Mass Media and Drug Prevention: Classic and Contemporary Theories and Research

By William D. Crano; Michael Burgoon | Go to book overview

Foreword
Alan I. Leshner
National Institute on Drug Abuse

The mass media have been used extensively for communicating drug abuse prevention messages to the public throughout the history of the drug abuse problem in the United States. With its rather checkered history—the “reefer madness” of the 1930s and the “scare tactics” of the 1970s—the mass media have not always met expectations as effective prevention tools. In fact, research on the drug information campaigns of the 1970s found little evidence of media effectiveness in preventing drug abuse. Indeed, some were concerned that these campaigns might have been counter-productive; they hypothesized that the campaigns inadvertently might have introduced children to information about drugs long before they would encounter them in their lives, and suggested much greater usage than was actually true. Indeed, as is shown in this volume, a major thrust in many drug prevention efforts today is to inform adolescents of the nonnormative nature of drug use in their age group.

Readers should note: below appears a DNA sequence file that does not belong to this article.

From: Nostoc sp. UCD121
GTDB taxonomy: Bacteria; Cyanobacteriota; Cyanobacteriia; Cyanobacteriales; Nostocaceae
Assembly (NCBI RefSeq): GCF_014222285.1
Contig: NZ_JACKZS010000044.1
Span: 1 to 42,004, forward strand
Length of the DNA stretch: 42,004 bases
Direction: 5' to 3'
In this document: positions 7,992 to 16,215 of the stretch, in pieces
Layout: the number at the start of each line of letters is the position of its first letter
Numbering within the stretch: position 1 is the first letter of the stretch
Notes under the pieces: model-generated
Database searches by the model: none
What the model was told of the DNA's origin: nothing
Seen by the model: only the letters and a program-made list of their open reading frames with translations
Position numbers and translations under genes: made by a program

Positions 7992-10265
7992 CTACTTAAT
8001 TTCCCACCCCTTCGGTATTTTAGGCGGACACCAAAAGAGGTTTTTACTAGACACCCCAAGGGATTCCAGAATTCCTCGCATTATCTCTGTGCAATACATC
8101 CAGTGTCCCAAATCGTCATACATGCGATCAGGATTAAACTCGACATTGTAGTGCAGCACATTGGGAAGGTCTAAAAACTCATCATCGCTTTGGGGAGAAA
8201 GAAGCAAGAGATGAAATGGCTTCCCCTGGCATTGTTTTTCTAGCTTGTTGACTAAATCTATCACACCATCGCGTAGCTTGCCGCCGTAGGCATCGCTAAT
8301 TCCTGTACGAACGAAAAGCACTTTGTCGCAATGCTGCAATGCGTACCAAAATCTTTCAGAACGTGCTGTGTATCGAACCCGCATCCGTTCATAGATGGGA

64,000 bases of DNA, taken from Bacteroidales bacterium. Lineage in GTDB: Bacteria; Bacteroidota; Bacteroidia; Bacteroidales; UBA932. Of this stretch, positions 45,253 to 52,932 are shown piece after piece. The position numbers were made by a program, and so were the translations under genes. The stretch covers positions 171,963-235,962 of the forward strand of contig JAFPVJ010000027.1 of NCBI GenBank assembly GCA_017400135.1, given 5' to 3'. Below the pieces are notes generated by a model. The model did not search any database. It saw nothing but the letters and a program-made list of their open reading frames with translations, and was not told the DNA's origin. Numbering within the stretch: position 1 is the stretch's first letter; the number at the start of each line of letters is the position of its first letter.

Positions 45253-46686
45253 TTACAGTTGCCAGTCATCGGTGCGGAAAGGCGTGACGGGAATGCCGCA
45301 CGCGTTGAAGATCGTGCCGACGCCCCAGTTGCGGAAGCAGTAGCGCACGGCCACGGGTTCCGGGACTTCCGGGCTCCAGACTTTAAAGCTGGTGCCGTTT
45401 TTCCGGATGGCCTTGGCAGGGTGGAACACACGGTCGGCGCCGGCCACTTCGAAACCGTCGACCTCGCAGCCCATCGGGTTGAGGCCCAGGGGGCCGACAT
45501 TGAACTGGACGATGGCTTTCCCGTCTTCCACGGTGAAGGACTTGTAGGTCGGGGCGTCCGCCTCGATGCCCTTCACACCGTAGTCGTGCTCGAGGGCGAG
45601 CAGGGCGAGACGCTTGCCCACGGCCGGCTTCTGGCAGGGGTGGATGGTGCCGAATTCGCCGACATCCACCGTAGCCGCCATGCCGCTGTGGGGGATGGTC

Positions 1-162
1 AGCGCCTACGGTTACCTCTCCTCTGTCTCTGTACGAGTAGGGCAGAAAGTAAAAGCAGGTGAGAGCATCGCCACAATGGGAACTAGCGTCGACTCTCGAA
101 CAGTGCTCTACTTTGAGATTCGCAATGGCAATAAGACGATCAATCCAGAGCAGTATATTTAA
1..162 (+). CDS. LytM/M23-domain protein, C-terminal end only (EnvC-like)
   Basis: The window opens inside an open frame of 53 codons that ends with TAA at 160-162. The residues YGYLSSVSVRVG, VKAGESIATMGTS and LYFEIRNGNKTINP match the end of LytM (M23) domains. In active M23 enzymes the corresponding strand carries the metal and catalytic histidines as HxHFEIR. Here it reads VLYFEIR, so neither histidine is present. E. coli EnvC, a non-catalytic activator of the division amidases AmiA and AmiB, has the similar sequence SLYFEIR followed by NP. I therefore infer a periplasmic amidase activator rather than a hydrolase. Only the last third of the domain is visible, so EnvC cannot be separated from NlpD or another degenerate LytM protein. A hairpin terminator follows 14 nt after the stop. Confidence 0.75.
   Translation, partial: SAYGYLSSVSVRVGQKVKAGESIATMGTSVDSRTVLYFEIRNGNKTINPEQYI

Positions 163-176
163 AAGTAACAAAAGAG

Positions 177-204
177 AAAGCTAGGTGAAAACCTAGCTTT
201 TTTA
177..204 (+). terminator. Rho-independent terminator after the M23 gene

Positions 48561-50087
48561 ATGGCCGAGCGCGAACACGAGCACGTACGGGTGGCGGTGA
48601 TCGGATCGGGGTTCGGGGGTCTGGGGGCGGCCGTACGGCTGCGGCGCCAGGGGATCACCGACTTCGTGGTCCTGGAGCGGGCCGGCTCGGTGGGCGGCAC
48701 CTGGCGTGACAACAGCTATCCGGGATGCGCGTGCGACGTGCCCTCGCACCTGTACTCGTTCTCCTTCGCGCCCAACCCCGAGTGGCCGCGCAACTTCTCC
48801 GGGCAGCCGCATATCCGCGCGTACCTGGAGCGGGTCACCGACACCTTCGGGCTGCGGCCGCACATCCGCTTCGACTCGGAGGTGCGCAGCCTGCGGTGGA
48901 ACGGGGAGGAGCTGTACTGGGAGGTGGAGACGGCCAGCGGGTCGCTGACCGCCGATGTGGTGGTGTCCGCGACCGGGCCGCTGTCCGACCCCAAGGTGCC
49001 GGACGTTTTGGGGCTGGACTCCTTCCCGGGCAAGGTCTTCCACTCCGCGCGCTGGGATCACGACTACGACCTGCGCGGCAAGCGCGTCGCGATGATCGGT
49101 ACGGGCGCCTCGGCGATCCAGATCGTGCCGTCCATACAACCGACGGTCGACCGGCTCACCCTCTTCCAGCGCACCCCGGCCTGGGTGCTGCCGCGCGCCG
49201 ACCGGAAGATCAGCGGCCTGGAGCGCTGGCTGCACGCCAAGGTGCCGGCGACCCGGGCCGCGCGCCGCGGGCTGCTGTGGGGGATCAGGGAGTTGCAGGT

With the limited exposure provided by public service advertising campaigns, and the challenging methodological problems that all mass media research entails, many of which are described in this volume (e.g., see Flay & Sobel, 1983, on attempting to control for external influences, and the proper interpretation of media-based research results), there was little to encourage research in this area. In the 1990s. however, there was a resurgence in research interest in media effects, and attention turned to how best to design campaigns and measure the impact of media in preventing substance abuse behaviors. Based on rigorous research paradigms similar to those used in school- and family-based prevention intervention research, and despite daunting methodological and logistical problems, some successful research models in substance abuse campaigns emerged (e.g., Donohew. Lorch, & Palmgreen, 1991; Flynn et al., 1994; Palmgreen, Donohew, & Lorch, 1995). These studies, in turn, have served as models for considerable research today. Although the logistical problems have not gone away, the methodological sophistication of cur

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